Sunday, February 18, 2007
Mr. Gore is controversial. He is at the same time hailed for his wisdom and work on making us aware of the climatological dangers we are facing from global warming, and reviled as a "huckster" just out to keep his name in the press and make a lot of money. Oh yes, Mr. Gore generates a lot of opinion.
Democrats see him as somewhat of a wronged and noble knight who was defeated by an evil machine during his run for the presidency in 2000. Republicans see him as a sore loser who ran an incompetent and ineffectual campaign against a less than formidable opponent. What's the truth there? Who really knows? Probably a little of both. Mr. Gore has been busy over the last six years however. He started a business "CurrentTV", joined the board of several corporations including Apple Inc. , and has been evangelizing on climate issues with his book and movie: "An Inconvenient Truth". To be sure, Mr. Gore has done some significant rehab on his image. Starting with the gracious concession speech during the 2000 election, the Al Gore we've seen over the last six years was conspicuously absent during the campaign. Who knows why?
Mr. Gore has been coy with his answers on running for president again. But perhaps there is truth to the notion that he doesn't want the job.
Why wouldn't he want the job? Well, for starters, he's in a great place right now, and life is good. If he runs, then he's no longer the wise and good man who "should" been president, he becomes a candidate again. Campaigning is hard, dirty work. Presidential politics is blood-sport. Ask John McCain how he felt when the Republican party was eviscerating him during the 2000 campaign. I think Al's right not to run. He's well regarded, has influence in corporate and governmental circles and is doing something good for the planet. If he runs for president, then he is completely bound by the office. Somethings he can do as a public citizen will not be allowed as President. Consider that he would have to most likely be faced with the continued cesspool in Iraq, growing problems in Afghanistan and also the thought of a nuclear Iran. I'm sorry, but that's not a job I'd want, and if I've been rebuffed once by the American People before all this crap started, why in the world would I want the job after the Chimp in Chief has made the mess he has? This job could kill you, and perhaps he's tired of politics and just wants to go about doing some good. I can't fault the man for that.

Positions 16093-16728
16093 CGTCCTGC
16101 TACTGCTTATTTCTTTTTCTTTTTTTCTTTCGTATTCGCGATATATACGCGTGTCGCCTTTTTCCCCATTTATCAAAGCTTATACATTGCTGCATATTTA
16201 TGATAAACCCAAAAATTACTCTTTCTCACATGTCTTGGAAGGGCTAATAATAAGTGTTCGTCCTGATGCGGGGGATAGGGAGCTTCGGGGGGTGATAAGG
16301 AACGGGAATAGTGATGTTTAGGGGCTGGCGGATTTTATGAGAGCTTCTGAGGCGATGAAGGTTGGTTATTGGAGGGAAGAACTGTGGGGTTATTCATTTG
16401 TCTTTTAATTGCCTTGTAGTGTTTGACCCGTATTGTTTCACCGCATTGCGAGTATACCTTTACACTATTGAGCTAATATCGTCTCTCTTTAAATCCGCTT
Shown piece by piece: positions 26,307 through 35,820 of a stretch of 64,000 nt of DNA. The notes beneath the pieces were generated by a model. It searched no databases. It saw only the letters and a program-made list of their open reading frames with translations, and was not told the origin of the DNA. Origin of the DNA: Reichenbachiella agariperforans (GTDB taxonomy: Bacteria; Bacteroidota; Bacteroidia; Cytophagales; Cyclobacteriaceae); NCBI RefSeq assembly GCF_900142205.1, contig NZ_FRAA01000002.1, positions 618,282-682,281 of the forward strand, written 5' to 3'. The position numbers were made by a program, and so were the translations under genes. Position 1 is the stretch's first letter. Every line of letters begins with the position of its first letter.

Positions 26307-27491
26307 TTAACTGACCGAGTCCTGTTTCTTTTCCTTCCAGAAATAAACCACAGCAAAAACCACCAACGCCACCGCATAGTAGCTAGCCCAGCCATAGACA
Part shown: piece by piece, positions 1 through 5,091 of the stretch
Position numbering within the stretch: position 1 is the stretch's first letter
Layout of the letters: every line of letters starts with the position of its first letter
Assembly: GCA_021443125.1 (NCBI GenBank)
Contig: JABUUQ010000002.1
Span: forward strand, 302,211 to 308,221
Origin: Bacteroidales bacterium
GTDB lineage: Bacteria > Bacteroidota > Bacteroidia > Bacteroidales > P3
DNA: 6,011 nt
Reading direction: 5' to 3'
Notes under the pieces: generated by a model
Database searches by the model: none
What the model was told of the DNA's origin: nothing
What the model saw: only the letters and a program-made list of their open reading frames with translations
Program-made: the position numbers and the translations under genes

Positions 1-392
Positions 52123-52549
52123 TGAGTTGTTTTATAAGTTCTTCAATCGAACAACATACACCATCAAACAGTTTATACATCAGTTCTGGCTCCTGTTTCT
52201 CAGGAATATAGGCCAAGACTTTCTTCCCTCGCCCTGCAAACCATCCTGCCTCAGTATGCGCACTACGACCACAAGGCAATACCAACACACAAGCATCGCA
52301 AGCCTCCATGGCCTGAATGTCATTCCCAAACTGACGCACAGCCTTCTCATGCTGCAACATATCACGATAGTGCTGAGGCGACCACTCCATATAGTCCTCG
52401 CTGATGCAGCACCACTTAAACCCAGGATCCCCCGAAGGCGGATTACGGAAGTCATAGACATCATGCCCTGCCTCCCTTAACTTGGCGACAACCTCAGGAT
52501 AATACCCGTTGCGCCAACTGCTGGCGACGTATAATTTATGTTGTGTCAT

Sunday, February 11, 2007